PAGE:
The French 75 by Three Sheets
Feb 12, 2019
The brother co-owners have taken this classic World War I cocktail, the French 75, and put their own Three Sheets stamp on it. This version is actually fairly different to the original, although the base ingredients are similar.
Lemon juice, gin and bubbles are all still there, but instead of the classic addition of Champagne, the Three Sheets guys use Dry Moscato, along with sugar syrup, Minus 8 Verjus, orange flower water (plus some extra water). The fizz is made in-house.
- First off the ingredients are all mixed together. When this happens, the clear liquid separates from the sediments from the lemon juice, thanks to the pectin in the verjus.
(If you want the geeky details, this clarification needs to happen because otherwise, the bitty stuff from the lemon will make the drink get way too foamy when the bottle is carbonated in the next step of the process).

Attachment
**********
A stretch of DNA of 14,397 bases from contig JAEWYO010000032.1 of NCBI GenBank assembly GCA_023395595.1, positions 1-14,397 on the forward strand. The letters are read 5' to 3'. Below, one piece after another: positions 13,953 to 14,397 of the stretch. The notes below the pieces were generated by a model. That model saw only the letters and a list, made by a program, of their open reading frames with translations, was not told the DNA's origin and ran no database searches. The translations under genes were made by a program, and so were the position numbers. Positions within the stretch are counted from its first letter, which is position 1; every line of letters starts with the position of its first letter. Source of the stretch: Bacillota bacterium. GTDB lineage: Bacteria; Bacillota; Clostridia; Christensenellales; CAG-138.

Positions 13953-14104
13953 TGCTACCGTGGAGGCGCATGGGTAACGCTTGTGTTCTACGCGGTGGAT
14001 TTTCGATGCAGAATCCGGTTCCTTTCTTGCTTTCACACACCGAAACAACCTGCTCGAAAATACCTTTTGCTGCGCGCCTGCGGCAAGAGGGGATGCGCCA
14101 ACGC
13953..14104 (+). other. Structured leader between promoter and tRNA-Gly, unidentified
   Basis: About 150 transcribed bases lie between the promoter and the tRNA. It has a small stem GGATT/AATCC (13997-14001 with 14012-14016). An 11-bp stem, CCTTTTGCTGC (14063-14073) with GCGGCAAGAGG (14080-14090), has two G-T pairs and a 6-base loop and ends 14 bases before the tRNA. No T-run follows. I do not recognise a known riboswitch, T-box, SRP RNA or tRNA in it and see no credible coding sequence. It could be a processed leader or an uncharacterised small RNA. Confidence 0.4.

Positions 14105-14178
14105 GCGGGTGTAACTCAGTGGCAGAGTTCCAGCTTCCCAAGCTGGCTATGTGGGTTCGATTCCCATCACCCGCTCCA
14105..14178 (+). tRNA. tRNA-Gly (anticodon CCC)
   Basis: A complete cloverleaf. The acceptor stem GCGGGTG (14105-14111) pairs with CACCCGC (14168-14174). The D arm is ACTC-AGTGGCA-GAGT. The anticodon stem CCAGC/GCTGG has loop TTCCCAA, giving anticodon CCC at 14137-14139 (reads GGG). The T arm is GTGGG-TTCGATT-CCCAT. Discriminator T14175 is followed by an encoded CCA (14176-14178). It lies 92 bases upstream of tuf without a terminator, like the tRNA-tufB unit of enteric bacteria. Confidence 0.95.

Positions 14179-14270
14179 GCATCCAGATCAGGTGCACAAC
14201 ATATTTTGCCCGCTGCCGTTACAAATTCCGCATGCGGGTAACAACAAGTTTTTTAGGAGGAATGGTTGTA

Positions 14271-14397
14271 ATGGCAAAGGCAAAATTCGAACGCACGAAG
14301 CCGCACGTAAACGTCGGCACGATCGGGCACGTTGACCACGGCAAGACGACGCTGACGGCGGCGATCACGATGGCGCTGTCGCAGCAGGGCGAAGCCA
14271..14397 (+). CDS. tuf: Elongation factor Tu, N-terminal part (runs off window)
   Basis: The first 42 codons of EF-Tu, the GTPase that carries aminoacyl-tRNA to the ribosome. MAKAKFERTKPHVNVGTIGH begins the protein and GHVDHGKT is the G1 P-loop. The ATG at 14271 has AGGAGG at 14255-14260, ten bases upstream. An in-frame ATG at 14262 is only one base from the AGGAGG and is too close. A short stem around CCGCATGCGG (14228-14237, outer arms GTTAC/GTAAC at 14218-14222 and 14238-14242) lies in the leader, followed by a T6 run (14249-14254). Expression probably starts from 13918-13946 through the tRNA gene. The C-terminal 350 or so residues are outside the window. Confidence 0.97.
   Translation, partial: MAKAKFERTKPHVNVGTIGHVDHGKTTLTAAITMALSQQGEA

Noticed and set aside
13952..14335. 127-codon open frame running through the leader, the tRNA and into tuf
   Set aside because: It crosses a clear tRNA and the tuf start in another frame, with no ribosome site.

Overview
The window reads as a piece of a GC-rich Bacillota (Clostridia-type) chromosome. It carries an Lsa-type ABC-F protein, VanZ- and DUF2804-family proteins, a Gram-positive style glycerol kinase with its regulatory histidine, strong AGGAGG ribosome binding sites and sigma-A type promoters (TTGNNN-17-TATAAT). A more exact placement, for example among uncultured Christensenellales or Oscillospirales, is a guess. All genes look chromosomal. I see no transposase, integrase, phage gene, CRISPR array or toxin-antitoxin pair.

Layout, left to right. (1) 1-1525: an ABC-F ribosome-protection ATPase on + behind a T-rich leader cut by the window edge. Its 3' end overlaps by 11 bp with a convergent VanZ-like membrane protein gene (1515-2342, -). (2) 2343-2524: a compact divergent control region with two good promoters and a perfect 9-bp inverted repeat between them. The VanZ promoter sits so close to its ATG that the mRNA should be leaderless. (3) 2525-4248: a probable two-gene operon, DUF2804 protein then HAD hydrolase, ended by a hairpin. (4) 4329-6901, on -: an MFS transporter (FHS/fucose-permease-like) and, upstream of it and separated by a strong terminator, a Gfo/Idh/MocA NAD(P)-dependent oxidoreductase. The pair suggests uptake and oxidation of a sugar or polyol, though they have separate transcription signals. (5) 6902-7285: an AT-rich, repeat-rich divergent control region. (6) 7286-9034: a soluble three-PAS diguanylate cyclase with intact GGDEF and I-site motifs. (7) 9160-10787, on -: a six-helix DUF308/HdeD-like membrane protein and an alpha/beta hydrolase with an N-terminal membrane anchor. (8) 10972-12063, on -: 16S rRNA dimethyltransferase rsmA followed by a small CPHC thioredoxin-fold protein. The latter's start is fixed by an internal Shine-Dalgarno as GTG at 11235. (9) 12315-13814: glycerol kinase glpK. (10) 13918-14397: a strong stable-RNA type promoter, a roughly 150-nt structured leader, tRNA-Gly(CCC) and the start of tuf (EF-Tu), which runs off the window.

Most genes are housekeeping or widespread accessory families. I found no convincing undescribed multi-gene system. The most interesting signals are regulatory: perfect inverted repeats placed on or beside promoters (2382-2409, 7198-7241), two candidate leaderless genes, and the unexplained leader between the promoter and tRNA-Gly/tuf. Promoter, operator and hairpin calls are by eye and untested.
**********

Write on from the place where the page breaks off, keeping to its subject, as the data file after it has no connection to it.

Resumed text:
- Once all the extra lemony bits are strained out, the mixture is then chilled to fridge temperature and the mixture is carbonated with a beer keg.
- It’s then rehoused in a wine bottle and christened with a Three Sheets French 75 label.
You can order the whole bottle, or just get a glass, which is poured right at your table. The result is an extremely easy-to-drink fizz. It’s slightly floral on the nose and tastes sweet and zesty with a subtle hint of the orange and a slightly bitter edge. Great if you fancy a glass of bubbles, but don’t like it dry.
A great touch is the wafer-thin glass the drink is served in, a subtlety which brings a real delicacy to the drink. All in all this is a simple, yet clever cocktail that should appeal to almost everyone. If you’re visiting Three Sheets, their signature serve is a must – but then so is almost everything else on the menu.